My gran on the other hand, hella Neopagan, tho she’d say Pagan and wouldn’t understand that the roots of what she follows actually come from the 1970s not like 370. Not too pushy but definitely encouraging into it, so everything church related for her was condemned basically. We had a Rev friend but he ‘followed the way of the Light’ or some shit, so he was considered alright.

All but the extinction of Paganism? Church’s fault.
Destruction of ancient holy sites? Church’s fault.
Dismissal of personal magic, female power, freedom, free thought, free speech, free worship? Church’s fault.

I mean, you can see where that point of view is coming from, and it does have some basis in reality, you can see those trends. But it’s not a reason to condemn a faith for all but it’s pre-Christian Pagan morals. It really isn’t. And whilst I was never wholly condemning like my gran; I certainly picked up a lot of that attitude from her, being afraid of feeling Christian, mocking the occasional (one) devout Christian (that I wholly regret, though I was 7ish; same year I had a mock wedding held by my friend who was the daughter of a vicar \’-‘/).

So, when it came to the point where I like started actually thinking about stuff like sex, marriage, attraction in a my-entire-world-is-feminist-and-now-I’m-consciously-thinking-about-the-power-structures-and-male-hating-thought-pattern-my-gran-instilled-in-me way, I naturally blamed the condemnation of lesbians, gays and polygamy/open relationships on the Church. It seemed sensible at the time. Now I understand it’s just humans, not a religion’s fault because that’s stupid because humans make the religion (even if it’s divine inspired, they go on to corrupt or spread it).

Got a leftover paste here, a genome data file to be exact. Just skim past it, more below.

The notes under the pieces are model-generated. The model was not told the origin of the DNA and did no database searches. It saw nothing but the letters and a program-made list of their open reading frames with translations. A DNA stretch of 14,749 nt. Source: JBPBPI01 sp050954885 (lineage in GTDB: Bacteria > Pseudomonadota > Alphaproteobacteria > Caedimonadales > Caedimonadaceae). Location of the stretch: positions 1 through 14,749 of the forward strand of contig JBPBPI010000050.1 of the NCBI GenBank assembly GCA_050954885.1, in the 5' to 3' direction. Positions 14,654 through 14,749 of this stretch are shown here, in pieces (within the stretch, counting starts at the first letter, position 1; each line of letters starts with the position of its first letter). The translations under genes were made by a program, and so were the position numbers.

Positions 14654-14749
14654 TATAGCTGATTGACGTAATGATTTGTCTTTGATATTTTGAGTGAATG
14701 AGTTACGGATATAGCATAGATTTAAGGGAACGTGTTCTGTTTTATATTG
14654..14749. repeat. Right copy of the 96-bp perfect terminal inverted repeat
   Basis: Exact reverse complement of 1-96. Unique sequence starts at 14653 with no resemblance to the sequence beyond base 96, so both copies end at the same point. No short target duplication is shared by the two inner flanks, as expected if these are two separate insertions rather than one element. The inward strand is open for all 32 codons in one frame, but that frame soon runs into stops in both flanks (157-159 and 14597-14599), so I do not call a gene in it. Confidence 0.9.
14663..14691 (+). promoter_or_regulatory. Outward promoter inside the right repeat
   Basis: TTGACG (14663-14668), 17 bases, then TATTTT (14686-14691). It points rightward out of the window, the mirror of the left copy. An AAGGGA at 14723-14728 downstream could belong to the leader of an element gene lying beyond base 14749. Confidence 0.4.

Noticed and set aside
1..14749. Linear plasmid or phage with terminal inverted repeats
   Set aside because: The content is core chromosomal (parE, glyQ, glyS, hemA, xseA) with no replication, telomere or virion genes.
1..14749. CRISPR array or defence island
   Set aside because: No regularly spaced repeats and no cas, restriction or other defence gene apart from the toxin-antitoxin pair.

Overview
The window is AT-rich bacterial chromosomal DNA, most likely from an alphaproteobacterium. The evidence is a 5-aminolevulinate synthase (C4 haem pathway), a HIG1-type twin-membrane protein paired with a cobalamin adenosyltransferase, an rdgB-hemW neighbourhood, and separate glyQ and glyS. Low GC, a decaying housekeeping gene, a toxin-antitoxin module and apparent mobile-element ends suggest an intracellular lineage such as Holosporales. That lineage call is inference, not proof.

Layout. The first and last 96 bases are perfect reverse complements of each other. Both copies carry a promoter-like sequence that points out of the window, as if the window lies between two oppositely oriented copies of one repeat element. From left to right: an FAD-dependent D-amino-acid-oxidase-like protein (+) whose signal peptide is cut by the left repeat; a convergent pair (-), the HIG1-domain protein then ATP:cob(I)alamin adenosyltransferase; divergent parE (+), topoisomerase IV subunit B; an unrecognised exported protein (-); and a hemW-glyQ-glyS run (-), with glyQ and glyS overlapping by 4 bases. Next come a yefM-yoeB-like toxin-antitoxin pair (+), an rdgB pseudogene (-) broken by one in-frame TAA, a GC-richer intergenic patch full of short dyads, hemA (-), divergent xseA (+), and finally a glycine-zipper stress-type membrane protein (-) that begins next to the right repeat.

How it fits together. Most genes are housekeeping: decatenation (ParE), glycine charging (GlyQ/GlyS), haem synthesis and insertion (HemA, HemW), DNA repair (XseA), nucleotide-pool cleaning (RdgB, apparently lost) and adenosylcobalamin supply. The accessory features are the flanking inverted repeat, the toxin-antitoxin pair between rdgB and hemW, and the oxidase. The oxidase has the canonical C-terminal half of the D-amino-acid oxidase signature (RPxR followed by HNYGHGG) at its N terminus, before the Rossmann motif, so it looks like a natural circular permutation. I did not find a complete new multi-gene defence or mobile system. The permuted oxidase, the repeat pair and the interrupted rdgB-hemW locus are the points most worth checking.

So, humans condemn polygamy etc., yet I hadn’t moved past the thinking that it was because their religion made sexual relations like that seem immoral (if you read the right passages in the right way). Never had I considered that there may be a more natural reason for their condemnation/closed-mindedness, even though I have already put other things down to a more natural impulse (racism for example can be understood as a natural rejection of not-your-clan; this DOES NOT excuse it- there is a reason that we are sentient, reasoning beings and I firmly believe moving past no longer/never required natural impulses qualifies as one of those reasons).

The transmission of STIs as a reason to be monogamous in a large group seems reasonable, likely and regardless of what criticism is levelled at this model, seems almost unquestionably the most likely reason for polgyny and polygamy to be condemned by a lot of people by natural survival impulse. If this is the case, and I strongly believe it is, there funnily enough doesn’t seem to be much need of it now, or at least in entirely morally corrupt places that are abusing the rest of the world enough to be able to afford sti treatments and protection that prevents transmission.

Basically, let people fuck other fully informed, consenting adults and however many of them of whatever sex they please; ¬†and for gods’ sake provide them with protection to do so!